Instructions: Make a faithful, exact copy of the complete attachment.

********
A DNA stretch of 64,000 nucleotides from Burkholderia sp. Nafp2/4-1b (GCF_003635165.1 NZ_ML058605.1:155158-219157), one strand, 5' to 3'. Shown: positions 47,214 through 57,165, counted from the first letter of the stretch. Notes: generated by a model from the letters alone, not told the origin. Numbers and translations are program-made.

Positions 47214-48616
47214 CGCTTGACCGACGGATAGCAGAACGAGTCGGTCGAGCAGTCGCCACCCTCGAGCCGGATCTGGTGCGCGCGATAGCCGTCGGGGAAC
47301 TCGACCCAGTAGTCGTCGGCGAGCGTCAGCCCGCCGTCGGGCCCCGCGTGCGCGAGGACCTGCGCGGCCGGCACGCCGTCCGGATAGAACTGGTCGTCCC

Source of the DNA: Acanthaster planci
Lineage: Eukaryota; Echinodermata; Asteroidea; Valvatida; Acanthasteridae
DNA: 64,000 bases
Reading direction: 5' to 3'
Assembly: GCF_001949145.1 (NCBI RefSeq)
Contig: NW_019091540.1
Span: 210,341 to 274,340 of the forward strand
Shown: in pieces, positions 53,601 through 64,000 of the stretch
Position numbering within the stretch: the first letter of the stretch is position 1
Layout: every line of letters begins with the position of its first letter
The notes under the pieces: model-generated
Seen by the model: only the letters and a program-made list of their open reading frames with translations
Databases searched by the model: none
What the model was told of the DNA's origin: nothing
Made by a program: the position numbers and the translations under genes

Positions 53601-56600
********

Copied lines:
A DNA stretch of 64,000 nucleotides from Burkholderia sp. Nafp2/4-1b (GCF_003635165.1 NZ_ML058605.1:155158-219157), one strand, 5' to 3'. Shown: positions 47,214 through 57,165, counted from the first letter of the stretch. Notes: generated by a model from the letters alone, not told the origin. Numbers and translations are program-made.

Positions 47214-48616
47214 CGCTTGACCGACGGATAGCAGAACGAGTCGGTCGAGCAGTCGCCACCCTCGAGCCGGATCTGGTGCGCGCGATAGCCGTCGGGGAAC
47301 TCGACCCAGTAGTCGTCGGCGAGCGTCAGCCCGCCGTCGGGCCCCGCGTGCGCGAGGACCTGCGCGGCCGGCACGCCGTCCGGATAGAACTGGTCGTCCC

Source of the DNA: Acanthaster planci
Lineage: Eukaryota; Echinodermata; Asteroidea; Valvatida; Acanthasteridae
DNA: 64,000 bases
Reading direction: 5' to 3'
Assembly: GCF_001949145.1 (NCBI RefSeq)
Contig: NW_019091540.1
Span: 210,341 to 274,340 of the forward strand
Shown: in pieces, positions 53,601 through 64,000 of the stretch
Position numbering within the stretch: the first letter of the stretch is position 1
Layout: every line of letters begins with the position of its first letter
The notes under the pieces: model-generated
Seen by the model: only the letters and a program-made list of their open reading frames with translations
Databases searched by the model: none
What the model was told of the DNA's origin: nothing
Made by a program: the position numbers and the translations under genes

Positions 53601-56600